ROCK ISLAND, Ill. (KWQC) — Sharp eyed neighbors may have spotted two large signs pop up on some Rock Island homes. They’re legal demolition notices. Neighbors have complained about these two homes for years. They asked TV-6 Investigates to find out why it takes so long for some homes to come down.
Holes in the roof, broken glass, two-year old unlivable warnings posted on the doors. These are the homes Rock Island homeowner John Gottilla wakes up to every day.
“Just to look out my back window at this,” said Gottilla.
He worries about his property value and the neighborhood kids living near these derelict properties.
Gottilla said, “I’ve put up temporary fences to stop them coming in and out between the properties, there’s large panes of glass hanging out.”
His neighbor Earl Smith has lived here 23 years. Both say their complaints to the city fall on deaf ears.
Smith said, “The city don’t care about it.”
Gottilla said, “It’s very annoying to live next to a property that should be demolished.”
Rock Island’s Chief Building Official Thomas Ayers said he sympathizes with the complaints, but he said the City’s demolition budget is limited by money and the law.
Ayers said, “We can’t just go in and take somebody’s house just because, that’s not right and it’s actually fundamentally illegal.”
Ayers said Rock Island has a list of 100 homes to be torn down if they’re not fixed up. But with an average budget of $200,000, he said the City can demolish about ten a year, leaving many homes sitting.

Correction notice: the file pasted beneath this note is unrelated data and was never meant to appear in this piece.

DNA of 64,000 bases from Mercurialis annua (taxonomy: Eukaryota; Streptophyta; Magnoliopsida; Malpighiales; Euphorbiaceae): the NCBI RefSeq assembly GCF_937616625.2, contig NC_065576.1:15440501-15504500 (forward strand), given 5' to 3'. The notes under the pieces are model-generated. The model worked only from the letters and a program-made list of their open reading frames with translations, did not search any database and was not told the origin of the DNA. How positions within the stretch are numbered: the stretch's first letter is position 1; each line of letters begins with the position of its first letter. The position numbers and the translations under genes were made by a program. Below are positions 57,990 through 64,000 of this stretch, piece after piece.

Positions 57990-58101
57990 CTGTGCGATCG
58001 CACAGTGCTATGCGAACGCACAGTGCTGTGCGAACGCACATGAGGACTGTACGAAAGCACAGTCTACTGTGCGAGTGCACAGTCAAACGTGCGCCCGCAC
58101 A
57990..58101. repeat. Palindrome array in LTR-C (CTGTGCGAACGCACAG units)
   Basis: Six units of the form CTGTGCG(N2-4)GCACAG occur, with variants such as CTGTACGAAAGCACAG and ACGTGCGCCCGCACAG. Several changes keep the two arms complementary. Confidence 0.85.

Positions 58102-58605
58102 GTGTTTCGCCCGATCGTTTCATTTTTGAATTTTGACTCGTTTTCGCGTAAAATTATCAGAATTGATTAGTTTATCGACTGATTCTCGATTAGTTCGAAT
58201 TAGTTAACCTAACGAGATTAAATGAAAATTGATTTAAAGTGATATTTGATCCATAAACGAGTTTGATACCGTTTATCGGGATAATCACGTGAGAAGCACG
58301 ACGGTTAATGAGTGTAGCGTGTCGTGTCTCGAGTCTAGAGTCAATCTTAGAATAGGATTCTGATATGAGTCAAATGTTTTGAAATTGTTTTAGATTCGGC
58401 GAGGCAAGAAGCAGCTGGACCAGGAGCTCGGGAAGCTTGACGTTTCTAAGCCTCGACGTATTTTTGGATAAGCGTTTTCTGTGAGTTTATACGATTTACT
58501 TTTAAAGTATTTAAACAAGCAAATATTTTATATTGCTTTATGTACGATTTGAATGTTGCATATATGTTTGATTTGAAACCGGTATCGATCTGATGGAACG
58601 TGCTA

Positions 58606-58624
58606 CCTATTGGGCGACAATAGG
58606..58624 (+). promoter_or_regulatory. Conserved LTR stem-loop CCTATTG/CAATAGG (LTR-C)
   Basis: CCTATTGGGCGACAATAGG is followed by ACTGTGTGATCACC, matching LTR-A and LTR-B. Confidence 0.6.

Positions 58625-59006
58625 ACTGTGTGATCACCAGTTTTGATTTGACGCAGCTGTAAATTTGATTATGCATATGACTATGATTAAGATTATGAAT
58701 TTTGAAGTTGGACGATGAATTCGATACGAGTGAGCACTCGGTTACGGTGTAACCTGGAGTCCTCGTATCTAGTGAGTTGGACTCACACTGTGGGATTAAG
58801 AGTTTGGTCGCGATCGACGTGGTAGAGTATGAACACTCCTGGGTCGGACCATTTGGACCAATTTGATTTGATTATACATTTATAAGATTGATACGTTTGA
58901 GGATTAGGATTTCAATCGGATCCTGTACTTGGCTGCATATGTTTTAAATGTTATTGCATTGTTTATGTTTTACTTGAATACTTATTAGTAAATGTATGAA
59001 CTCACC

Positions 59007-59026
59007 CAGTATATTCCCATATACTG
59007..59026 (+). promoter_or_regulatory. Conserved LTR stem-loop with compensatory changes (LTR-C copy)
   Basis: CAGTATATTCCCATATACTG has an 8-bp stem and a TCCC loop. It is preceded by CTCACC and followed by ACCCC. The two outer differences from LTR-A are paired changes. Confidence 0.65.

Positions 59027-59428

“It could be ten years, it probably won’t be,” said Ayers.
Ayers said that list constantly changes. Homes on it are typically not maintained.
Ayers said, “If you’ve got a hole you can toss a cow through in a roof, the structure deteriorates very rapidly once that happens.”
The City reviews its list three times a year to move up homes that become too dangerous to leave alone.
Ayers said, “It may not be a problem this year, but two years from now we may be going oh my goodness we’ve got to get this down before it squashes some neighbor kids.”
City records show these properties have had a long history with the city. Their story may be ending. Ayers staff found some additional money to demo them. The legal notice to start the demo process is posted. But more time must pass before these houses can come down.
Smith said “I’ll be 82 next year, I don’t think I’ll live 25 years to get these house torn down.”
The demolition crews can’t come soon enough for Gottilla.
“They’re pits, they’re an eyesore,” said Gottilla.
Rock Island tries to get homeowners to fix up properties before they reach the demolition stage. Inspectors issue violation notices and take property owners to housing court where a judge can issue hefty fines if a property isn’t repaired.